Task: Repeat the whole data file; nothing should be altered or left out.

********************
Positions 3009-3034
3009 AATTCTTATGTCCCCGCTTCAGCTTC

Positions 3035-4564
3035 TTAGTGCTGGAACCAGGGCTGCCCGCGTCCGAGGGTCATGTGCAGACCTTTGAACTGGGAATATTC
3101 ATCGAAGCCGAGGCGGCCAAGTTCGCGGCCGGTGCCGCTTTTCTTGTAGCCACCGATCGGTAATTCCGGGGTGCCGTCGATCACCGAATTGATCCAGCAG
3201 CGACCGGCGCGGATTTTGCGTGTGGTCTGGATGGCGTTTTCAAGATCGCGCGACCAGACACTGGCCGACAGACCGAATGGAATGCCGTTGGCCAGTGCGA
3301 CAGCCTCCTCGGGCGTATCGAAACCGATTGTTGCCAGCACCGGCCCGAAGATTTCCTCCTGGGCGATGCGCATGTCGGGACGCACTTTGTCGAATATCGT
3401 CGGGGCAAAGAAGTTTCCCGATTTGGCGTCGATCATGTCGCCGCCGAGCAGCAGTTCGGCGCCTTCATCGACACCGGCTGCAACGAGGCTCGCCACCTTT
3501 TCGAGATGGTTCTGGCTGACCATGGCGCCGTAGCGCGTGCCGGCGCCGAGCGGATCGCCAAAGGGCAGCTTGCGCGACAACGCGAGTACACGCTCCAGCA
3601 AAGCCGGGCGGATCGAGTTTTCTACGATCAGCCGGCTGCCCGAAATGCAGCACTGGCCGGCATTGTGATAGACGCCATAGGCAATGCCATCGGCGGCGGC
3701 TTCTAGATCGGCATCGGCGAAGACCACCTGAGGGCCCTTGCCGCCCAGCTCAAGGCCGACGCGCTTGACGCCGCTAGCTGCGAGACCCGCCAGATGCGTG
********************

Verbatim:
Positions 3009-3034
3009 AATTCTTATGTCCCCGCTTCAGCTTC

Positions 3035-4564
3035 TTAGTGCTGGAACCAGGGCTGCCCGCGTCCGAGGGTCATGTGCAGACCTTTGAACTGGGAATATTC
3101 ATCGAAGCCGAGGCGGCCAAGTTCGCGGCCGGTGCCGCTTTTCTTGTAGCCACCGATCGGTAATTCCGGGGTGCCGTCGATCACCGAATTGATCCAGCAG
3201 CGACCGGCGCGGATTTTGCGTGTGGTCTGGATGGCGTTTTCAAGATCGCGCGACCAGACACTGGCCGACAGACCGAATGGAATGCCGTTGGCCAGTGCGA
3301 CAGCCTCCTCGGGCGTATCGAAACCGATTGTTGCCAGCACCGGCCCGAAGATTTCCTCCTGGGCGATGCGCATGTCGGGACGCACTTTGTCGAATATCGT
3401 CGGGGCAAAGAAGTTTCCCGATTTGGCGTCGATCATGTCGCCGCCGAGCAGCAGTTCGGCGCCTTCATCGACACCGGCTGCAACGAGGCTCGCCACCTTT
3501 TCGAGATGGTTCTGGCTGACCATGGCGCCGTAGCGCGTGCCGGCGCCGAGCGGATCGCCAAAGGGCAGCTTGCGCGACAACGCGAGTACACGCTCCAGCA
3601 AAGCCGGGCGGATCGAGTTTTCTACGATCAGCCGGCTGCCCGAAATGCAGCACTGGCCGGCATTGTGATAGACGCCATAGGCAATGCCATCGGCGGCGGC
3701 TTCTAGATCGGCATCGGCGAAGACCACCTGAGGGCCCTTGCCGCCCAGCTCAAGGCCGACGCGCTTGACGCCGCTAGCTGCGAGACCCGCCAGATGCGTG